Cannonballs in sandstone

Sometimes, the sandstones from the Eocene marine in the district of Bages contain balls in the range of 2-15 cm diameter, from the same rock nature. In Geology, they are known as cannonballs. The outcrop of the sandstone can show them either in positive or convex relief in the so-called noisette shape, or in negative or concave relief in the so-called gruyere shape, if they have been washed out.

The origin of the cannonballs relates to the sand sedimentation and to further cementation process to become a consolidated rock in a delta or a pre-delta marine environment. At the sedimentation time, one living organism as one polychaete worm or one bivalve, or just the hole that it left, was buried into the sand at the point where nowadays is the centre of the ball, developing one gradient of conditions -oxygen flow, red-ox potential, dissolution or precipitation of calcium carbonate, pH… As a result of the regular gradient around, the cementation made one clear cut ball. The circumstances and the details are lost. Therefore, to some extent the cannonballs belong to the category of ichnites, these are the traces of the activity of living organisms on the sedimentary rocks.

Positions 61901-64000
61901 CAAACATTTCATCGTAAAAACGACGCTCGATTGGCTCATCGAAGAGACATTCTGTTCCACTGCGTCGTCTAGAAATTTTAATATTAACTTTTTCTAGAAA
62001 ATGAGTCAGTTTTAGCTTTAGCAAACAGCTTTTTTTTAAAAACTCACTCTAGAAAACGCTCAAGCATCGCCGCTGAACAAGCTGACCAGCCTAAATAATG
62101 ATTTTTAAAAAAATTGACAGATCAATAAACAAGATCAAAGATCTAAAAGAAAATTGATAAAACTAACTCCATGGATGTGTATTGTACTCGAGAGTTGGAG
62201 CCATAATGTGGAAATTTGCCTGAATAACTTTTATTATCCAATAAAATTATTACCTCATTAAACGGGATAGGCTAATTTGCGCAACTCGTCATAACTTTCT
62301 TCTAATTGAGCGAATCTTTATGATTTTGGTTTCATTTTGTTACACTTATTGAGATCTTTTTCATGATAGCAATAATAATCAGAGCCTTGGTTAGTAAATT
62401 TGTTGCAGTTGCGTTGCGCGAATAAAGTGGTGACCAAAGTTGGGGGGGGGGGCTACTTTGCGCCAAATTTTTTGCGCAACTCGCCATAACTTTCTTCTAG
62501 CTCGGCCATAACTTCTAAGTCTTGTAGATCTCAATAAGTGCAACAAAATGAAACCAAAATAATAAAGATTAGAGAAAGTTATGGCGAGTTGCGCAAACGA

The cannonballs may be entirely released by erosion and left on the ground, ready to roll. In different geological formations in the world, cannonballs can be larger and more spectacular. The Bowling Ball Beach in California really hosts a pile of sandstone cannonballs, same size as the ones in a bowling. In the Iberian Peninsula, the most beautiful ones are inserted in the sandstones of Jaizkibel formation, in the coastal flysch in Gipuzkoa.

The image displays cannonballs in a layer of sandstone in Les Brucardes (Sant Fruitós de Bages). Similar cannonballs are found in the wall of the shelter of Les Brucardes with cave paintings where one diametrically cut cannonball frames an old painting that is understood as the sun. The pictures 2nd and 3rd display cannonballs into sandstone in El Malbalç, near to the industrial area of Bufalvent (Manresa).

[photos Jordi Badia]